The Arrogance of Sado (tea ceremony)
by, 10-10-2010 at 01:37 (5641 Views)
First things first:
I have nothing against people practicing tea ceremony (Sado or Chado) or against making tea. I am fond of green tea now that I have acquired a taste for it, so allow me to put any murmuring to rest immediately. I have attended sado and watched otomae several times, whether I liked it or not, and personally I believe it takes a lot of skill and discipline to be accomplished at it. Perhaps, Sado is one of the toughest arts around and truly, hats off to those that undertake it. However, the idea of person in the tea ceremony is something I want to focus on here, and the crux of my reason for writing this.
As a primer, for anyone not familiar with Sado, please take a look at this Wikipedia article:
to see it:
Anyone familiar with a sado setting knows that it usually takes place with a visual aid of some kind. Art, nature, architectural, whatever. Not all schools do this- in that case the focus is on the making of the tea. Along with this there is an extreme, highly ritualized ceremony that is borderline robotic in order to make the tea. As a whole, these practitioners view this as the "proper" way to make tea and aspire to be one of the great soshoha (tea philosophers) of yesteryear. It's from this I take great issue, and propose that the art of tea ceremony unto itself is simply a rote practice in materialism and hubris. It's "me-ism" in it's finest form. Look at me, look how great I am at otomae...look at the great and expensive chawan (tea cups) and art I have (conversation generally gravitates to this), my fine hiki-cha (ground tea), I only buy the finest for my guests. The whole thing is a spectacle, aimed at everything else but the simple enjoyment of tea in a nice setting. There's no focus on anything but the making of the tea in a propped up atmosphere. The whole thing, in my opinion, is phony. Simplicity is not a complex task, regardless of what anyone thinks. Once something becomes complex, basic and rational thinking leads to the conclusion that all simplicity is lost.The setting is nothing, the tea is valued at nothing more than its expense and fame (some of the most expensive tea is downright awful tasting and bitter IMHO) and the wares are valued in terms of their expense and the fame of their manufacture. (The design may be horrible, but hey, it's from a famous Kyoto school). This all leads up into "look at how great I am at making tea" where the simple act is turned into a ritual, natural movement is transformed into a robot dance with the function almost completely lost- even turning the washing of the tea cups into a ritual that subtracts from the true flavor and beauty and the setting which you are in. That is to say, the ceremony itself is a distraction. I would rather be handed tea and sweets without being pulled away from the setting.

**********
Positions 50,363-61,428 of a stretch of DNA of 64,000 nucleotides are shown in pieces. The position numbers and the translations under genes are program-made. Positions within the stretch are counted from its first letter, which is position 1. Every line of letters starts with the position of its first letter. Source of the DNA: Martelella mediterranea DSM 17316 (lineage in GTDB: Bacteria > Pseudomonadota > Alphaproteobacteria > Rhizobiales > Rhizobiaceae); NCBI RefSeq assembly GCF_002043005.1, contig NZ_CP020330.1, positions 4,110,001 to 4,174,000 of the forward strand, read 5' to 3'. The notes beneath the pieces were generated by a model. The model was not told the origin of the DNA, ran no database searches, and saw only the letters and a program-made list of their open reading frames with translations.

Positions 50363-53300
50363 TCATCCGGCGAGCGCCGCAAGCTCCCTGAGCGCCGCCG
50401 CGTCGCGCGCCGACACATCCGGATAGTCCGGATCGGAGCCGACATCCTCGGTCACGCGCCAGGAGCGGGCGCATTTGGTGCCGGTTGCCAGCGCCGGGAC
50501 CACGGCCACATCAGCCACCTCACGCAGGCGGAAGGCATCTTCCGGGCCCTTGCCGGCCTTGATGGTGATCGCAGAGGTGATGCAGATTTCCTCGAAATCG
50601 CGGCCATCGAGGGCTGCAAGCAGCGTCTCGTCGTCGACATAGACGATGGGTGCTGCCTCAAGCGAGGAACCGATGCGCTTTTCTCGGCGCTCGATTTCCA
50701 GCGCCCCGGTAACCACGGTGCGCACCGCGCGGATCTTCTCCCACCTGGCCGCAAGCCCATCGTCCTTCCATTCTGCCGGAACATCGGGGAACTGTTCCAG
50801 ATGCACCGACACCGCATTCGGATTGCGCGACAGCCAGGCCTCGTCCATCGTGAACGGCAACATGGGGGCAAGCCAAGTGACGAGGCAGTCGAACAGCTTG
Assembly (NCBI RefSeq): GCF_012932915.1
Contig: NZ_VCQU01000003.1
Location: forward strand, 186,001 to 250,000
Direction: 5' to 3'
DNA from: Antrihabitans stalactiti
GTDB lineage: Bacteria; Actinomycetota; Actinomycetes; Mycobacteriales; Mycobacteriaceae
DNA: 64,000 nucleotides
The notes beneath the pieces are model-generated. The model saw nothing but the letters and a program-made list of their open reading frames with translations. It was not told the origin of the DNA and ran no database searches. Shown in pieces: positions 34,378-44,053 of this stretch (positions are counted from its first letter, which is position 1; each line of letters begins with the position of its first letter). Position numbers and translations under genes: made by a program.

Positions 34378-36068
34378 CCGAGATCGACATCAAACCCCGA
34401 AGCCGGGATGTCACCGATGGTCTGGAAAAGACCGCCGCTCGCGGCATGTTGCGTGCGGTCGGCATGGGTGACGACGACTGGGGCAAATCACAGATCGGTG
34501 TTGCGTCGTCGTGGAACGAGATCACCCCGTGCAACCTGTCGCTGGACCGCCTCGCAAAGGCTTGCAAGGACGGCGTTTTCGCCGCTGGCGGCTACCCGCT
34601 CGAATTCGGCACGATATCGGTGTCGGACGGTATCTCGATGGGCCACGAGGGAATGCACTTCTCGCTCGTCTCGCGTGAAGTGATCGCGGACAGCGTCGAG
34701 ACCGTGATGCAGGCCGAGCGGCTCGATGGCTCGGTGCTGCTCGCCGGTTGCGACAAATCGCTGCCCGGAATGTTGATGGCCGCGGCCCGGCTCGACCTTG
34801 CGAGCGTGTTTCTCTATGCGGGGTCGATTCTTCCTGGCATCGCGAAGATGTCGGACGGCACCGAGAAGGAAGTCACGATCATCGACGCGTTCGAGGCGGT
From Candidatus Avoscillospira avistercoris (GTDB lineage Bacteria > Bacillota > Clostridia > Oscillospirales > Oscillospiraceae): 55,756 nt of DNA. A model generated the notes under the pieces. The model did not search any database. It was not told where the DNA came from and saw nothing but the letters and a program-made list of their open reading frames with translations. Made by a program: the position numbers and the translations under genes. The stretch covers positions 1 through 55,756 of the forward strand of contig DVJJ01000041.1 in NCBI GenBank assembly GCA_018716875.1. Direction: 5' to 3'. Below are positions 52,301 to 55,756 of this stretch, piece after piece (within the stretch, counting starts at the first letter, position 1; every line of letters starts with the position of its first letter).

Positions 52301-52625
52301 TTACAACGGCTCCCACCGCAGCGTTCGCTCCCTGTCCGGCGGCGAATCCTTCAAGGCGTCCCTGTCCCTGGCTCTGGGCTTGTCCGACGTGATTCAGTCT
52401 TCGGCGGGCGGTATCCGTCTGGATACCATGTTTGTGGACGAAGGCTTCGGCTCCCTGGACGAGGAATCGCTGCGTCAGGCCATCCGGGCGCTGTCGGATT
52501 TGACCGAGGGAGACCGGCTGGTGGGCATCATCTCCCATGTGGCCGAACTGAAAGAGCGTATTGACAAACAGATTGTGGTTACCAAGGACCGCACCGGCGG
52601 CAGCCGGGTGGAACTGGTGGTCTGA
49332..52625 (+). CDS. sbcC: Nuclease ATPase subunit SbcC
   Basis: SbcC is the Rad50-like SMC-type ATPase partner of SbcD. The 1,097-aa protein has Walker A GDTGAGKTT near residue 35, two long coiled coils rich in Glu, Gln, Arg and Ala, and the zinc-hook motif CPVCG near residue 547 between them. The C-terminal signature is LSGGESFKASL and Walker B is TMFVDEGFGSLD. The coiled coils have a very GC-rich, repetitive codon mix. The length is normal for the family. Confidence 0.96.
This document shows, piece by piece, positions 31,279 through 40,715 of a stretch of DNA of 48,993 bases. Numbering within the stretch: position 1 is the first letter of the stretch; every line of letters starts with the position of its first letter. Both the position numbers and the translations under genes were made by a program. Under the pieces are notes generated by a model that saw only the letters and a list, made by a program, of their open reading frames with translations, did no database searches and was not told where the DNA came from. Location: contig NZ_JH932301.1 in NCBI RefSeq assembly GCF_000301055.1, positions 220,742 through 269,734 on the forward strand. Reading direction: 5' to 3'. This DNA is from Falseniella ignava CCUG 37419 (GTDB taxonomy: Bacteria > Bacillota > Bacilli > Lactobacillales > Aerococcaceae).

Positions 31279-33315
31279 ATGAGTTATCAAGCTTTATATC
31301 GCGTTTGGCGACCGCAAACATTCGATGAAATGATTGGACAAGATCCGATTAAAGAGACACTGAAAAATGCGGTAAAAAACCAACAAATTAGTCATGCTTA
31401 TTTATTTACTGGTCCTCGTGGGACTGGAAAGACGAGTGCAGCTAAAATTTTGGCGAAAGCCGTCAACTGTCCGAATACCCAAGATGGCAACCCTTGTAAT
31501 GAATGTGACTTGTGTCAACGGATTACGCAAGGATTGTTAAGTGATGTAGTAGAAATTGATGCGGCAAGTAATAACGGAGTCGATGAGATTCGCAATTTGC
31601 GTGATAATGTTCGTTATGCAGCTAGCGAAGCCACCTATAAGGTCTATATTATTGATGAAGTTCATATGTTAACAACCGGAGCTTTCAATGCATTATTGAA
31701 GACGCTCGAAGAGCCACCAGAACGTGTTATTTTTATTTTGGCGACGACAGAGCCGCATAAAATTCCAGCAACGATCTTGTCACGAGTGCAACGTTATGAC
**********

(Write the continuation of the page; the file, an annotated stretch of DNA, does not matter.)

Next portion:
There's nothing special about making tea, there's no set way to make it. There's no letter from the tea diety telling everyone the secret formula. It's water and dried, ground leaves for the love of Pete. There's no proper way to do this and that. These are egotistical lies one tells themselves to make themselves feel relevant, or to cast worship and praise on someone else who considers themselves above the rest. At the root of this is simple, unabated hubris- the kind one finds in a child. There is a great amount of claptrap on how cultured and civilized "we are" or "I am" because of doing it. It goes deep in to the psyche, reflecting some unknown passion to be watched, to feel worthy and to show off your expensive wares. Furthermore, sado has been viewed as the height of refined behavior in Japan, one that is almost unearthly and deserving reverence. To accompany this notion, there is a well known saying made by Sanyo Rai at the turn of the 19th century which goes:
"Those who do not know the art of tea ceremony are uncivilized."